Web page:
Apple’s Move to ARM Processors in Laptops a “Done Deal?”

SemiAccurate reports that Apple’s transition from the current Intel x86 chips to ARM is a “done deal.”

The short story is that Apple is moving the laptop line, and presumably desktops too, to ARM based chips as soon as possible. With A15/Eagle allowing more than 32-bit memory access, things look up, but it seems silly to do so before the full 64 bit cores come in the following generation. Nvidia is directly telling certain favored analysts that they will have Denver out in Q4 of 2012, maybe Q1/2013, and that uses the full on 64-bit ARM instruction set. It won’t be out by then, but that gives you a good estimation of when that ISA will break cover from one vendor or other. Think mid-2013.

At that point, Apple can move to ARM without worrying about obsoleting code with an ISA that is on the verge of changing, and no memory overhead worries either. Basically, it looks like the perfect time. Ironically, SemiAccurate’s moles tell us that the boys on infinite loop are planning to move laptops to ARM at about that time. Coincidence? Nope.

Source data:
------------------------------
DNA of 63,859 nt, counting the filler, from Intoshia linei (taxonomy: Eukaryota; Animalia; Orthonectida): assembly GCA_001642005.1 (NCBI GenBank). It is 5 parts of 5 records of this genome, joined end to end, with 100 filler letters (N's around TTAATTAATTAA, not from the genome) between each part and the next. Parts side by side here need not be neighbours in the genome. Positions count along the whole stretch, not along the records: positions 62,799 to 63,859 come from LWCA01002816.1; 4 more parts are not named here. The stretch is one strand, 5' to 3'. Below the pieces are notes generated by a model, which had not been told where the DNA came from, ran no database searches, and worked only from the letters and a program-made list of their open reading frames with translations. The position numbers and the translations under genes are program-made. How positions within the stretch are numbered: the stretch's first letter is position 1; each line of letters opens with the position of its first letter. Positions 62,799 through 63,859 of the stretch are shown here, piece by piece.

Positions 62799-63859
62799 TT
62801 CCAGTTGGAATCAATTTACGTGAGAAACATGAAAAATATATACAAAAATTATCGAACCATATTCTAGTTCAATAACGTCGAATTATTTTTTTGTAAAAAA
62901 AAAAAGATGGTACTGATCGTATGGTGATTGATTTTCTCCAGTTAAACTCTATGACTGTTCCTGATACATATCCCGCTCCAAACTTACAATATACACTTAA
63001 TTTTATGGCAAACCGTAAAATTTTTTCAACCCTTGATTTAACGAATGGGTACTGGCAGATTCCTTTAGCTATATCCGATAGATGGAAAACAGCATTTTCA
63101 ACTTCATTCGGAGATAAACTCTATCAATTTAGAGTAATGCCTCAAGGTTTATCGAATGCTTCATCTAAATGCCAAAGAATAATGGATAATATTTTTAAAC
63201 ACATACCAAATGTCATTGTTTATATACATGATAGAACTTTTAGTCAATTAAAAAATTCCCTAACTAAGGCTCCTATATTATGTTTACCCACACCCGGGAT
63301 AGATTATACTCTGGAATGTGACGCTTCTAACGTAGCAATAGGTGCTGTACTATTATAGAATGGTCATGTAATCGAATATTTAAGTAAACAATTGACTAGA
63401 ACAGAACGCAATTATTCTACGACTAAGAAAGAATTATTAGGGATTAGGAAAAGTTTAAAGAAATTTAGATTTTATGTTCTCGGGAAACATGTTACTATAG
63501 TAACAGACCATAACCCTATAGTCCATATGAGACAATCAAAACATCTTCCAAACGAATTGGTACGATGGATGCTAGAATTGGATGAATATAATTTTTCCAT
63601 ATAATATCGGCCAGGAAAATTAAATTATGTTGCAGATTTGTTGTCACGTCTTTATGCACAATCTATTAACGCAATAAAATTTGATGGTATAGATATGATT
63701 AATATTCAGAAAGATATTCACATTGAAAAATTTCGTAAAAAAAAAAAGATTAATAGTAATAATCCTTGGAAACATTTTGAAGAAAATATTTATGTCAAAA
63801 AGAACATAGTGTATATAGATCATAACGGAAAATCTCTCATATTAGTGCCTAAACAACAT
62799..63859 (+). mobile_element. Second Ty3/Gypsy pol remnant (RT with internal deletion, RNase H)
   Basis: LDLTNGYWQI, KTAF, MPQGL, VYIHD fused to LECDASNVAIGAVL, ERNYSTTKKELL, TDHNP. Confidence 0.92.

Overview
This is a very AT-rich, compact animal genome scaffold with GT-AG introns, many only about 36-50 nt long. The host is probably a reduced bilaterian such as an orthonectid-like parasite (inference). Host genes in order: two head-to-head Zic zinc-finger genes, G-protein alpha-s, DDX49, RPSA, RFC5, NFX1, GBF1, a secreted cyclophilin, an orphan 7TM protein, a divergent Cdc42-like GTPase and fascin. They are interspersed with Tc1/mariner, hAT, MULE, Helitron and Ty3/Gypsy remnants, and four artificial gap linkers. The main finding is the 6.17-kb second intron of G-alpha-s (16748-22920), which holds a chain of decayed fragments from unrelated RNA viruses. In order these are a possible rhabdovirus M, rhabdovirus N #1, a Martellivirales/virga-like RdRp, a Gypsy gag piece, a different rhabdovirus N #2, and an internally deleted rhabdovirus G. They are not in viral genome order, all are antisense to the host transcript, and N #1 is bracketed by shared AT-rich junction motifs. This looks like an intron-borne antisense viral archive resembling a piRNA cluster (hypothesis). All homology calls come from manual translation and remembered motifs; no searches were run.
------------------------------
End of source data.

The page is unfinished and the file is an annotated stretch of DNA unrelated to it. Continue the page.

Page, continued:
The advantages of moving to an ARM-based processor are many (battery life, less heat, thinner laptops, could be designed in-house), though skeptics are saying that it is silly of Apple to move to an ARM processor while Intel’s chips are quickly becoming faster and easier on the battery and heat.

As far as the actual operating system, it’s likely that Apple has been keeping Mac OS X compatible with the ARM line of processors for a few years. Such a move was actually done before their transition to Intel chips: for years, Apple had kept a line of OS X working on Intel’s silicon, in case the PowerPC architecture failed to compete with what Intel had to offer. This allowed the transition to be much quicker than it would have otherwise been.

This rumor isn’t as surprising as it sounds: Microsoft announced at CES 2011 that their next version of Windows (referred to only as “Windows 8″ so far) would be compatible with the ARM architecture, in addition to the Intel-based silicon that has previously been used.


Post a response / What do you think?
This entry was posted in News. Originally submitted by Apple951. 29 comments